PandoDaily’s Sarah Lacy has an interesting piece up about long-form online content. The short of it is that readers seemingly flock to longer pieces online, and they have a greater shelf-life, too. The problem: industry conditions (i.e. churn-oriented writing) have ‘trained’ newcomers to prioritise speed over quality. Editors are therefore finding it increasingly tough to find new talent, and tend to use freelancers they already know well; additionally, newcomers aren’t being trained in how to write and research.

This more or less matches what I’ve heard from editors, but Lacy leaves out some important points. First, money is almost glossed over in her article, and that’s the main thing that’s impacted on quality writing. I’ve been writing professionally since the late 1990s, and in all that time magazine rates have only risen in a few cases; more often, rates have dropped or ‘transferred’ over to internet rates that are lower than print ones for essentially the same content. This situation forces even seasoned writers to speed up, or to work extra hours and reduce their quality of life.

Secondly, there’s the issue of a support network. Although I pride myself on rigorously editing and proofing copy before I file it (something that, I’m told, is surprisingly not ubiquitous among freelancers), I’m overjoyed when my work is filtered through the lens of a great sub-editor. There’s always a slight jolt on reading something and thinking “that’s not what I wrote”, and then a warm glow when I realise what the sub’s created is better. Usually, the changes are subtle, but when subbing is done well I hugely appreciate it. But subbing costs money, and support networks have in recent years been obliterated, especially online. In part, speed is to blame: getting things online quickly has been more important than accuracy or finely honed writing. But also there’s the problem that good subs cost money and are wrongly often considered unimportant in the scheme of things.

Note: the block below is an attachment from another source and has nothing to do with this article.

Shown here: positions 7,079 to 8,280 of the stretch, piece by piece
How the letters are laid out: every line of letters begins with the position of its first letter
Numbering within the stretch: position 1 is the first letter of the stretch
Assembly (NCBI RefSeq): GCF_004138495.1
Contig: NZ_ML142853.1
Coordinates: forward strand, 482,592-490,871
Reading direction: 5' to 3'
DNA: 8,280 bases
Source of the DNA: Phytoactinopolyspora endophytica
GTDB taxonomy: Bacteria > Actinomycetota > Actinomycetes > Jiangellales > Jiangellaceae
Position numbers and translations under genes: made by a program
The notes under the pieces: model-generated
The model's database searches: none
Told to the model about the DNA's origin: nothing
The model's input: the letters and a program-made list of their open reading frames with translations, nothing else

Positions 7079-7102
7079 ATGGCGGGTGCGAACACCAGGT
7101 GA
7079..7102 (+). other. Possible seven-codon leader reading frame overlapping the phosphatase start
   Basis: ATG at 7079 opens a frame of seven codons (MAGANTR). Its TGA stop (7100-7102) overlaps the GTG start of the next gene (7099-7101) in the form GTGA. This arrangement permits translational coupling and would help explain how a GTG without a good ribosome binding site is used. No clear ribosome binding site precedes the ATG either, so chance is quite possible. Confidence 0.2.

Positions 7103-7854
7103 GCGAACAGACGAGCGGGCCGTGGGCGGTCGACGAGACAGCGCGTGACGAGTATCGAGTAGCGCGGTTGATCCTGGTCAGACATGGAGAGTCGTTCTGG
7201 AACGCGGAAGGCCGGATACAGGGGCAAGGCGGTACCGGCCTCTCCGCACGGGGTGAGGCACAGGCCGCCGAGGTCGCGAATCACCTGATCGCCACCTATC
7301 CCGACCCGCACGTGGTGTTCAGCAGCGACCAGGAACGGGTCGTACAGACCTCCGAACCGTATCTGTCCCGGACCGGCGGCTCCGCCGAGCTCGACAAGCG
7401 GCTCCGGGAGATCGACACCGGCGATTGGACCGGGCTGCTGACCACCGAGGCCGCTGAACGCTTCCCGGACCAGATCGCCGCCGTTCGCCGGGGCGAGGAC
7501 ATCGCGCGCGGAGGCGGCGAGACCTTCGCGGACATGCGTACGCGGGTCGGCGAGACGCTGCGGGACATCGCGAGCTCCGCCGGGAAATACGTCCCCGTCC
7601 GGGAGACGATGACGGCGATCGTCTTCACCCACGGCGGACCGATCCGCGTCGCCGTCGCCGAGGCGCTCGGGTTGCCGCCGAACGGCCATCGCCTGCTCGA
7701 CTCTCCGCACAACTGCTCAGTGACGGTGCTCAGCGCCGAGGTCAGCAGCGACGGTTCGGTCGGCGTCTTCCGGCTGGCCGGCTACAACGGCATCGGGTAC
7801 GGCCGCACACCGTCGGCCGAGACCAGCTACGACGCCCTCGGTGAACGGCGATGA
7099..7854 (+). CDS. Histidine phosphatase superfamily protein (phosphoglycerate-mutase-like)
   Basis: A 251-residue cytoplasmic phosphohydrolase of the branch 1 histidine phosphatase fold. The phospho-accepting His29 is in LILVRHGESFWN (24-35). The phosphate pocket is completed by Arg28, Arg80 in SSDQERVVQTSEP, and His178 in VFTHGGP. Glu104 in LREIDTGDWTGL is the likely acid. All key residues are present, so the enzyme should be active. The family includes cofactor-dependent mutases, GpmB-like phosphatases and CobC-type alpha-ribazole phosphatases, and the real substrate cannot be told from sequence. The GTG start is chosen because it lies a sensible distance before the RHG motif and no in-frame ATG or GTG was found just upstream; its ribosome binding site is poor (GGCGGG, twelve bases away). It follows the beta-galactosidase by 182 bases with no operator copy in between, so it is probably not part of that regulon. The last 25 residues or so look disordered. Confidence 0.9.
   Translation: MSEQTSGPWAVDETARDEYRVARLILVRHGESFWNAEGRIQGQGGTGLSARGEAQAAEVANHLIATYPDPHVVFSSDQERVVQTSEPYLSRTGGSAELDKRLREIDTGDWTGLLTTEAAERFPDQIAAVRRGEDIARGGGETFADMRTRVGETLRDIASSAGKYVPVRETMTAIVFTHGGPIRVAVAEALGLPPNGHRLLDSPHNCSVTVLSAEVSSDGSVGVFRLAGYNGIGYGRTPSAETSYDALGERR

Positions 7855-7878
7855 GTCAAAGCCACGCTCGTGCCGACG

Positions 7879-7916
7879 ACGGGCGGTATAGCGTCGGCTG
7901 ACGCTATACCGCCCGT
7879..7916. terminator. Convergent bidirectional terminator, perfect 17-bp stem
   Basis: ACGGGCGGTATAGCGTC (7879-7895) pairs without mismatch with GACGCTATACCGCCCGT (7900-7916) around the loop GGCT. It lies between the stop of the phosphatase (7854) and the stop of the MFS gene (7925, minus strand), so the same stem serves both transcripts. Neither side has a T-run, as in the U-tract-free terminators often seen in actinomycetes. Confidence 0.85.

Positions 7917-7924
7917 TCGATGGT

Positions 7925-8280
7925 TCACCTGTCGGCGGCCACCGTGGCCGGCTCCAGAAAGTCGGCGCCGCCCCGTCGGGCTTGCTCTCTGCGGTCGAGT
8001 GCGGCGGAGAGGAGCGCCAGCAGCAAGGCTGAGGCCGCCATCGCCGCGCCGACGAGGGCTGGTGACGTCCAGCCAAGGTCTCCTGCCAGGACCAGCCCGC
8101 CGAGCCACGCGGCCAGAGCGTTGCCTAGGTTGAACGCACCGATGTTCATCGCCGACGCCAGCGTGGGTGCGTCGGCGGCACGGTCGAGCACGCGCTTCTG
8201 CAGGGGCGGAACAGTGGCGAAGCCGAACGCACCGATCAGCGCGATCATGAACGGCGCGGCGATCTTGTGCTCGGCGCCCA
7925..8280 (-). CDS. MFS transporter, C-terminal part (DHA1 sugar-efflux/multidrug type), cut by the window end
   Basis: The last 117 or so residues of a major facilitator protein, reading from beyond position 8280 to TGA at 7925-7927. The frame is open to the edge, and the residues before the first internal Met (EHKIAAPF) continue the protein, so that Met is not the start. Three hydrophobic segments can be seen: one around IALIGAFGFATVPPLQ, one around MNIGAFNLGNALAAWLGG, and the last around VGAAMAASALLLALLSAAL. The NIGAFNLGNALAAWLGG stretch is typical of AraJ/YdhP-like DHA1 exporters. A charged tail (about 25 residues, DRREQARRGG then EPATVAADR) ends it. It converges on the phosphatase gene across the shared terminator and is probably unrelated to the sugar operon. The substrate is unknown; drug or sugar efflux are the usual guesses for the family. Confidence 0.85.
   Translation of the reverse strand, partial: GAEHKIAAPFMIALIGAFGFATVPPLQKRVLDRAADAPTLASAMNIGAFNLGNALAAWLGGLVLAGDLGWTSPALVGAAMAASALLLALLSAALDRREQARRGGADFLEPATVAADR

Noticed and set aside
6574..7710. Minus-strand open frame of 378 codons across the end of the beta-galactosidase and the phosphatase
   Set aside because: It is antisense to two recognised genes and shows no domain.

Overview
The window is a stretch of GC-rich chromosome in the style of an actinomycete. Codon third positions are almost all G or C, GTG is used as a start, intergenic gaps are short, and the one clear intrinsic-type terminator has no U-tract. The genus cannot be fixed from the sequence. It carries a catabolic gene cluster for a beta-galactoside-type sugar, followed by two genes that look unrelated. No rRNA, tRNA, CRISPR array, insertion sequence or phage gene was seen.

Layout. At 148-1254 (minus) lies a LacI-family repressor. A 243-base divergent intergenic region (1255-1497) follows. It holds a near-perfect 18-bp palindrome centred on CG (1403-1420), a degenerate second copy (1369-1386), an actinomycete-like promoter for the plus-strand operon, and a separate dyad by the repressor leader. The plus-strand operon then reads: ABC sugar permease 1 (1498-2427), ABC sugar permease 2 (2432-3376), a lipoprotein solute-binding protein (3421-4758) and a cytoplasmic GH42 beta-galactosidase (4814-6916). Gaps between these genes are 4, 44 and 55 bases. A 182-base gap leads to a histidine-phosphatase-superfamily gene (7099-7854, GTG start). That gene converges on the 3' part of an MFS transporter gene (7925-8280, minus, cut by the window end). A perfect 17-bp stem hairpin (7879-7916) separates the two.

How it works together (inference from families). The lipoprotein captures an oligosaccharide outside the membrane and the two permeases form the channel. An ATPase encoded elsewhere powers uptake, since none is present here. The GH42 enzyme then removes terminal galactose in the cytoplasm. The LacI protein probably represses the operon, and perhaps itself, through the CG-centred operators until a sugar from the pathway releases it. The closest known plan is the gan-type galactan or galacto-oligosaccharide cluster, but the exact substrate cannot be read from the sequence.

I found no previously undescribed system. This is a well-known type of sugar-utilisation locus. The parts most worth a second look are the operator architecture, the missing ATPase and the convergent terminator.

Thirdly, some writers don’t realise that long-form writing isn’t about churning out thousands of words. Every sentence—if possible, every word—should matter. If something’s superfluous, get rid of it. That doesn’t mean removing character from writing (humorous asides, for example, can be wonderful when used sparingly and with care), but nonetheless recognising when it wouldn’t be detrimental if a paragraph or two happened to be removed. So often, I read long-form articles online that could have easily been written in a third of the space. There’s a lack of discipline evident in the industry, and although that in part comes from the things Lacy mentions—an emphasis on speed; a lack of mentoring—it’s also down to a lack of money and a reduction in the support network for writers. Until all of these things change, I don’t see a rosy future for widespread long-form writing online, only for those publications and writers already making a good job of it.